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The first book of Chris Bohjalian’s that I read was Close Your Eyes, Hold Hands, and it was an absolutely amazing novel–5 stars, no questions, so I knew that Sandcastle Girls was going to be just as wonderful, if not more so, and I was right. Sandcastle Girls is powerful, detailing “the slaughter you know next to nothing about”… and it’s just breathtaking. My father went on sabbatical to Armenia in the early 2000s to study the Armenian Genocide, but that was the first I’d ever heard of it, and I daresay, many people of today’s generation know nothing about it. With 1 million dead, I wonder why this genocide isn’t taught in schools, though the fact that it’s denied by many as ever happening, regardless of the accounts and evidence that shows that it indeed did happen, may be one of the reasons.

Bohjalian tells this story of genocide through the lens of two settings, one from 1st person present day Laura, researching her ancestry in order to understand her Armenian grandfather and American grandmother better, and the other from a 3rd person omniscient narrator set in 1915, the onset of the war against Armenians, ravaged by the Turks. This is a heartwrenching novel, but Bohjalian offsets the atrocities of the genocide by continually bringing us back to the present to breathe as we follow Laura’s research and begin to unearth her family secrets, and I found this a wonderful way to tell so delicate a story without overwhelming the reader to the point of no return.

A story of betrayal, death, and heartbreak, but also one of love and new beginnings, the characters, though fictional, brought a realness to the true story of so many people who didn’t live to tell their own. In the end, all kept secrets, and the revelation of such made this novel so poignant that I was unable to put it down as the characters came to life right off the page. Though ultimately a sad tale, it resonates with me, a story I won’t soon forget, and one that everyone needs to read. Five stars.

I borrowed the audible of this novel from the library, but loved it so much that I purchased a copy for my father and one for myself as well, because this novel is so powerful that it’s one for my shelves as well!

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{November 11, 2019}   {ARC Review} Coral by Sara Ella

From Goodreads: There is more than one way to drown.

Coral has always been different, standing out from her mermaid sisters in a society where blending in is key. Worse yet, she fears she has been afflicted with the dreaded Disease, said to be carried by humans—emotions. Can she face the darkness long enough to surface in the light?

Above the sea, Brooke has nothing left to give. Depression and anxiety have left her feeling isolated. Forgotten. The only thing she can rely on is the numbness she finds within the cool and comforting ocean waves. If only she weren’t stuck at Fathoms—a new group therapy home that promises a second chance at life. But what’s the point of living if her soul is destined to bleed?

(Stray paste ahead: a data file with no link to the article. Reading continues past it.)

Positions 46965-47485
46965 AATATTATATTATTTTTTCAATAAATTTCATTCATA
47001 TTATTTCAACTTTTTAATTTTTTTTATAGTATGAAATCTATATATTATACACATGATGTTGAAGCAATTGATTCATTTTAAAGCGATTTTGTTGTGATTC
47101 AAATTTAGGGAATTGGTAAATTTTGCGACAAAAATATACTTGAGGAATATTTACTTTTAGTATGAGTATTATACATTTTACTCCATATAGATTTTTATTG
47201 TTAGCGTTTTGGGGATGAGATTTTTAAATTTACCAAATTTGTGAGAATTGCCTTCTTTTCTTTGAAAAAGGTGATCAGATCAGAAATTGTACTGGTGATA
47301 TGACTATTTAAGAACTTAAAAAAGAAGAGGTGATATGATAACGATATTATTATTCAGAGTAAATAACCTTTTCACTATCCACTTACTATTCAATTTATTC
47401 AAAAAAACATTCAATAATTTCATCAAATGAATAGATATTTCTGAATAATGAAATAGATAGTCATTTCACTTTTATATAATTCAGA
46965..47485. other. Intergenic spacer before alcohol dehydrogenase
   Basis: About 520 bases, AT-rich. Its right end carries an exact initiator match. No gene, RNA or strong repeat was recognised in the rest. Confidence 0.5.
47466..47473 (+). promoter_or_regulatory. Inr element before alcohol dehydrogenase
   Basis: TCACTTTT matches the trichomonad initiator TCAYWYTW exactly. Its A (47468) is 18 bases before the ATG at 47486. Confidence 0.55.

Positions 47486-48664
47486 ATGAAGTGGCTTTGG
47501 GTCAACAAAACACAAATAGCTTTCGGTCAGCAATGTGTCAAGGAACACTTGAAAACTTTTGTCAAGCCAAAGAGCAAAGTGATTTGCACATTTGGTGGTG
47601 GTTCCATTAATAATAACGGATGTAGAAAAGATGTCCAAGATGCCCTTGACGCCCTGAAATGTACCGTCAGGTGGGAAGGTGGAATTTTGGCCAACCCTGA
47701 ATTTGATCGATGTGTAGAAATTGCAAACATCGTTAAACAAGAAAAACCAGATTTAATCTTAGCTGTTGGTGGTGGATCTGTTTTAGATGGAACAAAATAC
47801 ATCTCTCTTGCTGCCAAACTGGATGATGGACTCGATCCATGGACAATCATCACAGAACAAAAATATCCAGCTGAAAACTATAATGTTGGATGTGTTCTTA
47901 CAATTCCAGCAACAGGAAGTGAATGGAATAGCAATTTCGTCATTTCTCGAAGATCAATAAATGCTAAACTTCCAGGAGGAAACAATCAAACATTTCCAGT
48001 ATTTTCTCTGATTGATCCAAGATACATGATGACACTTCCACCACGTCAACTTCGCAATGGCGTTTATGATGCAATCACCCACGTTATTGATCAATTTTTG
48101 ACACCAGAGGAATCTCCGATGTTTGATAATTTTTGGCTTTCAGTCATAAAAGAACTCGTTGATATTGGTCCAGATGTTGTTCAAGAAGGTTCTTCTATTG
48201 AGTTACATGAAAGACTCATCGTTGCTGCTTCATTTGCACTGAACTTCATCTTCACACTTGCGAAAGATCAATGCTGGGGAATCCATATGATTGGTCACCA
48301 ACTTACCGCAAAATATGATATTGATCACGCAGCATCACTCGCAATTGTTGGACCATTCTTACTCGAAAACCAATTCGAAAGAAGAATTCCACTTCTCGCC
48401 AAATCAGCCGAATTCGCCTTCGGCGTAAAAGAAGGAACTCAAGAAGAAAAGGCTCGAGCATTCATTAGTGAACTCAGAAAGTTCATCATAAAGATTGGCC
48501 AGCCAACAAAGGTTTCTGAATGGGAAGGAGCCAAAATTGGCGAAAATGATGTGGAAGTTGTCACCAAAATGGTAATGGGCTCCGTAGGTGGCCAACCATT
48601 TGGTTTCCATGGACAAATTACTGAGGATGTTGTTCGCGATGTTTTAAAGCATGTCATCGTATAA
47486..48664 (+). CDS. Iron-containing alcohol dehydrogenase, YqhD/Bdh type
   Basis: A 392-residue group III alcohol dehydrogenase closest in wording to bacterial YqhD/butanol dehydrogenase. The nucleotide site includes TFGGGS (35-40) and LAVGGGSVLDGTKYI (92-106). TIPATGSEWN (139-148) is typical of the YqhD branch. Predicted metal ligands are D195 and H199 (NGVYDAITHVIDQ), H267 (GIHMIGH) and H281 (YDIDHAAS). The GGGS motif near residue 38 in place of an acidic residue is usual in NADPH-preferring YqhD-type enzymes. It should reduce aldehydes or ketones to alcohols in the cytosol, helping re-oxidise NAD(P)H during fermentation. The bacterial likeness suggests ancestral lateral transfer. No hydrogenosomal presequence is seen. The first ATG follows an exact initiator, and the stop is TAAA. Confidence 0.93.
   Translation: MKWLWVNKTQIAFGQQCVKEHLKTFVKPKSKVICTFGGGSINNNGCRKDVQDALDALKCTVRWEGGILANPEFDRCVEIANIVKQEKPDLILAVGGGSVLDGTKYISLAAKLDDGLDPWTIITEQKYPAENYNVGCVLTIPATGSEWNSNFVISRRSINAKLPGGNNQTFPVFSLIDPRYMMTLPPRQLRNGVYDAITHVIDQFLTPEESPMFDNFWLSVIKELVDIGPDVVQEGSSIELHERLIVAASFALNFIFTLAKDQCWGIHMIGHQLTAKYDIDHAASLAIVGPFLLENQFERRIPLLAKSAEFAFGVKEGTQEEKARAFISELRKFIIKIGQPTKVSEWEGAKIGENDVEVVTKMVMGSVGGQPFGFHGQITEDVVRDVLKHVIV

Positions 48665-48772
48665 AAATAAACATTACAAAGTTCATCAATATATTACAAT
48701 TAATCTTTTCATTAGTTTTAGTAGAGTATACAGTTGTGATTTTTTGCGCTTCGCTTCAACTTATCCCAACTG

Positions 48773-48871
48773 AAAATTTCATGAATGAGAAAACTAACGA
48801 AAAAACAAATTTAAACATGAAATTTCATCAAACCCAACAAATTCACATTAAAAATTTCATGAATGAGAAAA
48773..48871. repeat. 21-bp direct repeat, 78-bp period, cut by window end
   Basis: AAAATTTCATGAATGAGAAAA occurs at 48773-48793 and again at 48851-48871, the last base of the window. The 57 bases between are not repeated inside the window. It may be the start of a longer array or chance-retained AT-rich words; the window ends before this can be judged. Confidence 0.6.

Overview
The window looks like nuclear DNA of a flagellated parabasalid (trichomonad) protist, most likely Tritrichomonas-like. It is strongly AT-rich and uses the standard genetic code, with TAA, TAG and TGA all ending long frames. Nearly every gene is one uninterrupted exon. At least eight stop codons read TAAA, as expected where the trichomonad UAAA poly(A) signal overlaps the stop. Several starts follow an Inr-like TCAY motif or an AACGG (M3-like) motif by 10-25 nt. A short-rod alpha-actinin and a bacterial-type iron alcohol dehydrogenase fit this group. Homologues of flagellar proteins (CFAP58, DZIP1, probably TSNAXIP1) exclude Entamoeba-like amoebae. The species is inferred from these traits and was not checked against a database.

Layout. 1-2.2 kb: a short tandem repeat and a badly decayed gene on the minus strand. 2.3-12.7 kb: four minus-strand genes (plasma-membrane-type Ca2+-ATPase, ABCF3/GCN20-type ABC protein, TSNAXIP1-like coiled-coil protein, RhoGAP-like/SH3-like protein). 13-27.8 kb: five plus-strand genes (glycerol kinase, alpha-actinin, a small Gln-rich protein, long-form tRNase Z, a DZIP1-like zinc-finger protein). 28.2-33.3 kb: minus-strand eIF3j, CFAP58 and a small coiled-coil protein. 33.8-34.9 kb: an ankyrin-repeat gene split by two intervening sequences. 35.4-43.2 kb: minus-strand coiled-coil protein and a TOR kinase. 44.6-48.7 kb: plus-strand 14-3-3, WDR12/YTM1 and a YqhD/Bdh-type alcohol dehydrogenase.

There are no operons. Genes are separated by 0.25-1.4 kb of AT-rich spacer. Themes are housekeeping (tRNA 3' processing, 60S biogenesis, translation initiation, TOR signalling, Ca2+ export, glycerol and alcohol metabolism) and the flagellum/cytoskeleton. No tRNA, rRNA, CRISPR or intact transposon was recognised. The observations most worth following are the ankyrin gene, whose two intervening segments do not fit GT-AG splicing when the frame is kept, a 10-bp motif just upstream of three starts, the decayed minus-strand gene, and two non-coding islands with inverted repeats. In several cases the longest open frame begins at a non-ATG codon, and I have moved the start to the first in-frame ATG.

Merrick may be San Francisco’s golden boy, but he wants nothing more than to escape his controlling father. When his younger sister’s suicide attempt sends Merrick to his breaking point, escape becomes the only option. If he can find their mom, everything will be made right again—right?

When their worlds collide, all three will do whatever it takes to survive, and Coral might even catch a prince in the process. But what—and who—must they leave behind for life to finally begin?

Taking a new twist on Hans Christian Andersen’s beloved—yet tragic—fairy tale, Coral explores mental health from multiple perspectives, questioning what it means to be human in a world where humanity often seems lost.

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Sara Ella’s Coral is a novel that deals heavily with mental health, and all of her characters are touched by it in some way, shape, or form. Ella’s descriptions of depression, anxiety, and suicide are brutal, and so she’s placed a trigger warning at the beginning of the novel, one I didn’t note when I was eagerly flipping through to the start of the story, and I regretted it. So, since Ella has published her trigger warning note on Goodreads as well as in the beginning of her novel, I’m also posting it below, because it’s powerful, and you need to know about it before you start this novel:

“Trigger Warning & A Note to My Readers: For my friends who have experienced trauma, a warning—this story may be triggering. I have done my best to approach the mental health topics addressed in this book in the most sensitive and caring way possible. But even all the research and sensitivity readers in the world would never make it so I could approach every aspect of mental health from every perspective. Your experience is unique to you.

Potential triggers include suicide, self-harm, emotional abuse, anxiety, depression, PTSD, eating disorders, and unwanted/non-consensual advances.